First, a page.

It’s not a mystery that Xbox One doesn’t get all that many Japanese games. It’s not only the one console on the market that is from a company based outside of Japan, but with 96,371 units sold in the country in almost four years, its hold on the Japanese market is negligible, discouraging many local developers from releasing games on the platform.
Yet, there certainly are voices among the Xbox fanbase that demand more Japanese games. It’s difficult to put a finger on what kind of percentage of Xbox fans are interested in JRPGs and similar titles, but you often see many asking Division Head Phil Spencer on social media when the console is going to get more Japanese games, or whether any are going to appear at this or that upcoming event.
To his credit, Spencer has been trying, often seemingly against the odds, going as far as traveling to Japan himself to meet with developers and publishers in order to convince them to release their games on Xbox One. That’s certainly not an attempt to regain lost ground (at least for this generation) from the local market, but to please western gamers that enjoy Japanese games, and to preserve ties with the development teams of the rising sun.
The era of big exclusives for Xbox 360 coming from Japanese developers is long past, but we have still seen results with relevant Japanese titles presented on Microsoft’s stage at E3 year after year. This includes Devil May Cry 5, Jump Force, Tales of Vesperia Definitive Edition, Sekiro: Shadows Die Twice, and more.
Yet, if fans of the platform want those efforts to continue in earnest, and for third-party publishers to be receptive, they need to buy the games.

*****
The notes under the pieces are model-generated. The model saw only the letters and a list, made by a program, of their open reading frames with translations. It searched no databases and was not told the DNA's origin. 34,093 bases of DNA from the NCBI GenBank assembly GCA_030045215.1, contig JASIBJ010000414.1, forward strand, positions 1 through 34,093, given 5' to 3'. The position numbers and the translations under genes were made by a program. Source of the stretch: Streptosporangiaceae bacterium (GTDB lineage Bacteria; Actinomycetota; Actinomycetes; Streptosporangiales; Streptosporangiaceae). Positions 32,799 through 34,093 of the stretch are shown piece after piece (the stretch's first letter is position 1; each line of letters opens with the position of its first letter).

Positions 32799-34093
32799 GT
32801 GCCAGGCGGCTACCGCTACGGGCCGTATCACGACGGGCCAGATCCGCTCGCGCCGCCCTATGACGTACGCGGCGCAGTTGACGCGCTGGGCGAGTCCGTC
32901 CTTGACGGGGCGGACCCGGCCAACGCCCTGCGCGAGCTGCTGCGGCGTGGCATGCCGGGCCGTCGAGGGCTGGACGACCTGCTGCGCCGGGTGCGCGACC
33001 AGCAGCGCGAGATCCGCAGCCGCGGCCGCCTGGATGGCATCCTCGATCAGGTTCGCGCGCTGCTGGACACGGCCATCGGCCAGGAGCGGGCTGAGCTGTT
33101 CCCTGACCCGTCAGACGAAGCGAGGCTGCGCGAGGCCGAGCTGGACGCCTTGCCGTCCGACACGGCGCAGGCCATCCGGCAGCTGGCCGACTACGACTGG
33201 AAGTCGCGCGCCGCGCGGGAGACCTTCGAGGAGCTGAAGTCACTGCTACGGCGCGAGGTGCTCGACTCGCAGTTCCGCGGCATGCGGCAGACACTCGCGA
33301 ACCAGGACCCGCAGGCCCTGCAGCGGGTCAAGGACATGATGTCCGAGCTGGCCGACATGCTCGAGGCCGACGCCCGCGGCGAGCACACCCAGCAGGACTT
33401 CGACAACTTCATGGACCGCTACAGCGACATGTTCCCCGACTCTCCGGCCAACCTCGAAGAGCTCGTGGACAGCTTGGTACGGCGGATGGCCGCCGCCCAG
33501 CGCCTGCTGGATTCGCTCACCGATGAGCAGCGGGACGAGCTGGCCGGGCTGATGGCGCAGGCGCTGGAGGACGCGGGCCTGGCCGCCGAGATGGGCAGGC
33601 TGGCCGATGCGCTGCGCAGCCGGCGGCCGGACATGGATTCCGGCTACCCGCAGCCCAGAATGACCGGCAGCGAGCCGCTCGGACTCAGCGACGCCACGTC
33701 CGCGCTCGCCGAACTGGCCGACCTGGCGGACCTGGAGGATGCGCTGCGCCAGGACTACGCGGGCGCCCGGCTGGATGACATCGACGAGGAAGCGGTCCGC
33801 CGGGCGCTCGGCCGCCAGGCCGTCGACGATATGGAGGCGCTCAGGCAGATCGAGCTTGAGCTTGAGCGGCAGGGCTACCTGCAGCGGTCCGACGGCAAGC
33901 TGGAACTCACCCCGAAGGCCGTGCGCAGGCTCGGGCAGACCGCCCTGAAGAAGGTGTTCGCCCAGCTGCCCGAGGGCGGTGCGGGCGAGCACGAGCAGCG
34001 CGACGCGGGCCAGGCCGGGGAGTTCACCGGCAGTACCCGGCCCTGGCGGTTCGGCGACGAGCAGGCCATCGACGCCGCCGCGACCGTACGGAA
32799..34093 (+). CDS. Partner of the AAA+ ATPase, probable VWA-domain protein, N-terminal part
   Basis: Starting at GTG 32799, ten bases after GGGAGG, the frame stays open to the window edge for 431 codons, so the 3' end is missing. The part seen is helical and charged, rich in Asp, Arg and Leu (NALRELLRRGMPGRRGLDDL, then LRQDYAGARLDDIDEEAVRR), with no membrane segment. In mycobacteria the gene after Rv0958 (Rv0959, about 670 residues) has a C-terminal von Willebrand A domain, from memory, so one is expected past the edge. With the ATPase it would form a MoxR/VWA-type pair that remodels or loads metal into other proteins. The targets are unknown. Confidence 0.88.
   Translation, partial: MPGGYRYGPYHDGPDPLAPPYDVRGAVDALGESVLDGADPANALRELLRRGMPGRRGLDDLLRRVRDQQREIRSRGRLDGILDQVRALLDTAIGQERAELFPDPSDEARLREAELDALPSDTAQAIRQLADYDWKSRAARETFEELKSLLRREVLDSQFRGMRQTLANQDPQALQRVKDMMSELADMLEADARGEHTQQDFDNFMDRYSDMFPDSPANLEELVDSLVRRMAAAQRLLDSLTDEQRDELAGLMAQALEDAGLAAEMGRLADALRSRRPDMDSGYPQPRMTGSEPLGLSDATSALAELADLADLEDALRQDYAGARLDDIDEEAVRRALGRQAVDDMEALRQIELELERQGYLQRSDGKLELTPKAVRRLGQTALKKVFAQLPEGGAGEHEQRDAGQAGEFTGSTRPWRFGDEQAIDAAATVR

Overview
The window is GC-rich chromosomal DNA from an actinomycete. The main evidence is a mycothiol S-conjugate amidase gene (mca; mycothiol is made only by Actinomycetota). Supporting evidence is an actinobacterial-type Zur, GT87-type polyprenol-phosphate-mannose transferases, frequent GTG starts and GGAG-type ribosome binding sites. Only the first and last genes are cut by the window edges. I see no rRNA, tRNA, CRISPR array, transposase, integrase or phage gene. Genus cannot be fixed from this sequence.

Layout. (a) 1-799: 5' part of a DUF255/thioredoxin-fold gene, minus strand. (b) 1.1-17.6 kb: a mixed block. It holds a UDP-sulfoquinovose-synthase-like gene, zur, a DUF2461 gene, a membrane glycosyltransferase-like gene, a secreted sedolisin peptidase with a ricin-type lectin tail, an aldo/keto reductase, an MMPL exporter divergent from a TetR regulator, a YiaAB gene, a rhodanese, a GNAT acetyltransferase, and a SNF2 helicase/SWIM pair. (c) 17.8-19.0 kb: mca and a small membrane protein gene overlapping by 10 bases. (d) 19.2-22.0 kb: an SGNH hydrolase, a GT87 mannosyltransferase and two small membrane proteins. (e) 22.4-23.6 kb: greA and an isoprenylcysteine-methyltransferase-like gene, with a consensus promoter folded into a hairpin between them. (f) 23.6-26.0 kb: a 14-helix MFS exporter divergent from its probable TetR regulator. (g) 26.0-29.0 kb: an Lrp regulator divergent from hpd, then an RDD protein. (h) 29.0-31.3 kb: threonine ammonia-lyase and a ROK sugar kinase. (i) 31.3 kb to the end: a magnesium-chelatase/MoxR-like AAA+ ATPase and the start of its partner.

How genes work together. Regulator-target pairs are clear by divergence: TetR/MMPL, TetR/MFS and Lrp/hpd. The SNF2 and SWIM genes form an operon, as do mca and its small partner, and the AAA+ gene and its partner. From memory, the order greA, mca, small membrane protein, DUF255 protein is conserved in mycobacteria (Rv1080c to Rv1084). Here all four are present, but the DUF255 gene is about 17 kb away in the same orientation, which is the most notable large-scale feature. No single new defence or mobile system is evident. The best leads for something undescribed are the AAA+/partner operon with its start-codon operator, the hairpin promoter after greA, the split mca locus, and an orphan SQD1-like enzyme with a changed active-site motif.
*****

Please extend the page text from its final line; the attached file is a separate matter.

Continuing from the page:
Today, NieR: Automata was finally released on Xbox One with the Become As Gods Edition, and it’s the perfect chance for Xbox gamers to show Microsoft and publishers that they really do want high-profile Japanese games. Proving it is relatively simple: all you need to do is to speak with your wallet.
I can’t blame Xbox fans for leaving titles like Sword Art Online: Fatal Bullet or D4: Dark Dreams Don’t Die on the shelves. Most are enjoyable but not exactly groundbreaking, while others have a very, very niche appeal. Don’t get me wrong: you probably know that I encourage supporting niche games basically at every corner I turn, but I don’t expect people to take stores by storm for them.
Even big titles like Final Fantasy XV — which I and many others love — do not enjoy universal critical praise or require a large time investment in a genre that is unfamiliar to many nowadays, so it’s unsurprising that they still struggle to sell like hotcakes on Xbox One.
Yet, NieR: Automata does enjoy near-unanimous acclaim, and thanks to its characters, story, and fantastic action gameplay, it reached cult status almost effortlessly when it released last year. It’s even relatively cheap ($49.99) and comes with all the DLC in a nice, convenient package.
Basically, you have no excuse on this one, dear Xbox fans. If you want to prove that you want more Japanse games, and want Microsoft and third-party publishers to keep following through on that demand, you need to show them that it’s a viable business venture. Miss this opportunity, and you’ll provide more convenient ammunition to those who argue that launching JRPGs on Xbox One is an exercise in futility and developers should focus their resources on other, more profitable platforms.
Of course, this isn’t the only reason why you should grab the game while it’s hot: it’s a masterpiece, so you’ll probably enjoy it a lot, but consider this a nice added bonus. It’s also a good way to savor some great PlatinumGames action at its finest, after the unfortunate cancellation of Scalebound and the transition of the Bayonetta franchise as a Nintendo exclusive.
To be fair, this probably isn’t the last chance you have: games like Kingdom Hearts III, Valkyria Chronicles 4, Shining Resonance Refrain, One Piece: World Seeker, Dead or Alive 6, Soul Calibur VI, Sekiro: Shadows Die Twice, and more are still coming down the line. Whether NieR: Automata sells well or not, there will probably always be Japanese publishers who timidly put some of their games on Xbox platforms, and Microsoft is likely not to give up, but this is an important opportunity to send a positive signal while enjoying a fantastic title.
If you want more variety and Japanese flavor in the Xbox One lineup, you may want not to miss this train.